The first independent Buddhist Film Archive is being developed at UC Berkeley in collaboration with the Center for Buddhist Studies (CBS) there.
The creation of a film archive has been central to the mission of BFF since its founding. Assembling, preserving and restoring (when necessary) a collection of the best Buddhist themed films, and making them available for research, reference and viewing, are key components of the work of BFF. Locating on campus facilitates curriculum and public program opportunities with CBS.
In recent years there has been a marked increase in the number of qualified new works produced worldwide, and older, hitherto unknown works continue to surface. It is expected that these numbers will continue to grow.
A core collection of films from past International Buddhist Film Festival events has been assembled and is being steadily augmented with new works. A complete BFA program offering opportunities for film sponsorship and support will be launched in the coming year.
Even while new works are appearing, there is a sense of urgency in light of major cultural and political shifts around the world, particularly in the Asian countries with the deepest connections to Buddhist traditions. Civil strife and population dislocations often disrupt access to creative culture. In addition, programmers can encounter difficulties in obtaining film prints of works, even relatively recently released titles. The issue here is economic: the cost of maintaining a print inventory for films without ongoing commercial opportunities is simply too much for many smaller producers and/or distributors to bear, and damaged or worn prints are removed from circulation and not replaced; staff are not maintained to service print requests.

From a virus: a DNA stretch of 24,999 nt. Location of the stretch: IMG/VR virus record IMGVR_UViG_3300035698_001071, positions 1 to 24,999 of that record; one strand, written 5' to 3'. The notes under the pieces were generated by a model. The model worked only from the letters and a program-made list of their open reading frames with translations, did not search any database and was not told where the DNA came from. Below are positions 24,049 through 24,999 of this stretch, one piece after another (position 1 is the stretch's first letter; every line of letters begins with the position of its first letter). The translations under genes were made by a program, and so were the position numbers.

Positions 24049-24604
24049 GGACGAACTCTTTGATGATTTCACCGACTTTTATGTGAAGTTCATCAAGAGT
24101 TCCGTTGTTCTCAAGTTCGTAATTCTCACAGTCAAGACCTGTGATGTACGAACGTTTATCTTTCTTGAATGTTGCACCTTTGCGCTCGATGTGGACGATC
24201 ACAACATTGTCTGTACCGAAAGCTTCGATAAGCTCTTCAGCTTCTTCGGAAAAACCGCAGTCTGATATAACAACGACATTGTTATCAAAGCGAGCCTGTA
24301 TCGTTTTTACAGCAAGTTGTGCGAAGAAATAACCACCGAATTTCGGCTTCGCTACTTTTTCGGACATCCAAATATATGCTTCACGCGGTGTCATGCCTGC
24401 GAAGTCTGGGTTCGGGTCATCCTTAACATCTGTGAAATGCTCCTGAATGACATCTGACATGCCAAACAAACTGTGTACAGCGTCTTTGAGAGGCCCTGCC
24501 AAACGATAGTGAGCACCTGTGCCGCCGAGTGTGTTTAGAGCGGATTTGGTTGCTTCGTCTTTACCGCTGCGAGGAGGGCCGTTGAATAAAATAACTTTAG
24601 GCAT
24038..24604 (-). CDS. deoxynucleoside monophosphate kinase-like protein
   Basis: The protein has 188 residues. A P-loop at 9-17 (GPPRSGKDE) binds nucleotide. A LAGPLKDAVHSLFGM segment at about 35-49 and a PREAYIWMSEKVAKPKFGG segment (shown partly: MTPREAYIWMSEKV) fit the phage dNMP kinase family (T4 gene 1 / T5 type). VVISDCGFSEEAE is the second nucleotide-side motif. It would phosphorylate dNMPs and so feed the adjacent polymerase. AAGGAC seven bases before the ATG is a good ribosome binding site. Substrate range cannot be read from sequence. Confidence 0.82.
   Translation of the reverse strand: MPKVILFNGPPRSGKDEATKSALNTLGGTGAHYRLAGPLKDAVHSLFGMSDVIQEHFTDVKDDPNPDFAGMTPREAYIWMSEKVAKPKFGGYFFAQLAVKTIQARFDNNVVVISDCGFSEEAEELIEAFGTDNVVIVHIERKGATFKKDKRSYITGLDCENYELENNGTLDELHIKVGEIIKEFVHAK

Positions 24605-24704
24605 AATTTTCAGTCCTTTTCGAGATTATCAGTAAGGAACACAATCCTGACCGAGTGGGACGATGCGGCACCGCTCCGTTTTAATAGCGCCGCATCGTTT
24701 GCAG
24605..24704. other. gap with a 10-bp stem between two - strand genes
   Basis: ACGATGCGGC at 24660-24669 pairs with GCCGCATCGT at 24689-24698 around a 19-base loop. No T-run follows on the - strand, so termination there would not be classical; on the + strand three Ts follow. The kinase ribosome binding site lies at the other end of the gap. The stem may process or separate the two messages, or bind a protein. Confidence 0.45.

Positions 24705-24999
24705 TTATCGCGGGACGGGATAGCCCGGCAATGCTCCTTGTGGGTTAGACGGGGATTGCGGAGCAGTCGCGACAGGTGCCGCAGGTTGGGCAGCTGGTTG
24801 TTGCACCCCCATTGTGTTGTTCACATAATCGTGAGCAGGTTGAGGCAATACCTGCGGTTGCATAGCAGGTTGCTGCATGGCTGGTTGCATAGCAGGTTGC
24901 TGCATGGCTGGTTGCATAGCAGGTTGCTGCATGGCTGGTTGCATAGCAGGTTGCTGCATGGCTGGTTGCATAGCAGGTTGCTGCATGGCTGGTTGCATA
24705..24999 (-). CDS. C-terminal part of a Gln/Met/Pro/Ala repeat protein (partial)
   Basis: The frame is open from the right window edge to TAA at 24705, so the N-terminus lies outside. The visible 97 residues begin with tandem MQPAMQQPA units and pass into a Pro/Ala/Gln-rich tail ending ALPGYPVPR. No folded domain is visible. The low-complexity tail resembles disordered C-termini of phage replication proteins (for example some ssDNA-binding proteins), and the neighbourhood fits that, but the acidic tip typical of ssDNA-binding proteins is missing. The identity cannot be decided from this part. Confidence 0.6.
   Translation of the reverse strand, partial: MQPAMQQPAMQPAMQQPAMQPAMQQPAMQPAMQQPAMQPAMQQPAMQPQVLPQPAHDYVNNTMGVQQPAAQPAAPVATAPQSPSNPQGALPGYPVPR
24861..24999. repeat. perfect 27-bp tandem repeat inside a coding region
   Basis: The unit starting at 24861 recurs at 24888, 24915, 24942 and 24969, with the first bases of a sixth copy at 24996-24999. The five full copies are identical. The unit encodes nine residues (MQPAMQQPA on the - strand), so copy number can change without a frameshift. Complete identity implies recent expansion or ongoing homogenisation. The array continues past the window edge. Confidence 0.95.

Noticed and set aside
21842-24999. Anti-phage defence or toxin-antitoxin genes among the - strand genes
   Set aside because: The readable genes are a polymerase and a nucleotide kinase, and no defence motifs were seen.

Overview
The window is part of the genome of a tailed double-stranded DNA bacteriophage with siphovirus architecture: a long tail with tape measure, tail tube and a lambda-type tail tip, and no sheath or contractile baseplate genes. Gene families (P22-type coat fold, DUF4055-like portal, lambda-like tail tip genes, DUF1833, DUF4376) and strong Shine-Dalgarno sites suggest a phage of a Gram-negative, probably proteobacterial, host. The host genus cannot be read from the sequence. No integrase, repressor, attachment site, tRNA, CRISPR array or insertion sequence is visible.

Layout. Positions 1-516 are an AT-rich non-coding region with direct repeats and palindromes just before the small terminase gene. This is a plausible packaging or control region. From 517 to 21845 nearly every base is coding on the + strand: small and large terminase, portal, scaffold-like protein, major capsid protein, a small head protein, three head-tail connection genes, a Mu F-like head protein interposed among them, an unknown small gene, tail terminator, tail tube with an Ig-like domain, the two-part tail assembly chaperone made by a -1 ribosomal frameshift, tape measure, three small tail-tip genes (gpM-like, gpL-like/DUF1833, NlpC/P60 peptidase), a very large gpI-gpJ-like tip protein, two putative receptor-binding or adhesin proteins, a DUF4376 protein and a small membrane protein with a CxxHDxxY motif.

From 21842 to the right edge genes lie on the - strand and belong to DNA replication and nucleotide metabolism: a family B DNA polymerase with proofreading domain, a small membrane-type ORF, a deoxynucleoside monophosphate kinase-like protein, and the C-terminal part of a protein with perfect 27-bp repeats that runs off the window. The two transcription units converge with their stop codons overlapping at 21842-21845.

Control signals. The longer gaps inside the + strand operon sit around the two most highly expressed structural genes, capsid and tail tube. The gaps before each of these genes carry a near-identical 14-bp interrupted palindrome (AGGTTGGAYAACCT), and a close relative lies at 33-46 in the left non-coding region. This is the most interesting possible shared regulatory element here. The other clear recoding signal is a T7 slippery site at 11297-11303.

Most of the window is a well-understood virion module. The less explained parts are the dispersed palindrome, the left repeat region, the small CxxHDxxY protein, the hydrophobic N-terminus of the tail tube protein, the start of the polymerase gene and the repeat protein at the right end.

Current standards and best practices for media archives are constantly evolving and at an increasingly rapid pace. Technological changes, especially digital formats and solutions, render works and formats obsolete in product cycles measured in years not decades (as previously with film emulsions, gauges, speeds, aspect ratios, etc.). Maintaining the ability to store and safely preserve works in their original formats while continuing to make them available for access by all stakeholders is the work of a contemporary archive.
Seed funding for the BFA was supported in part by a grant from The Shelley and Donald Rubin Foundation.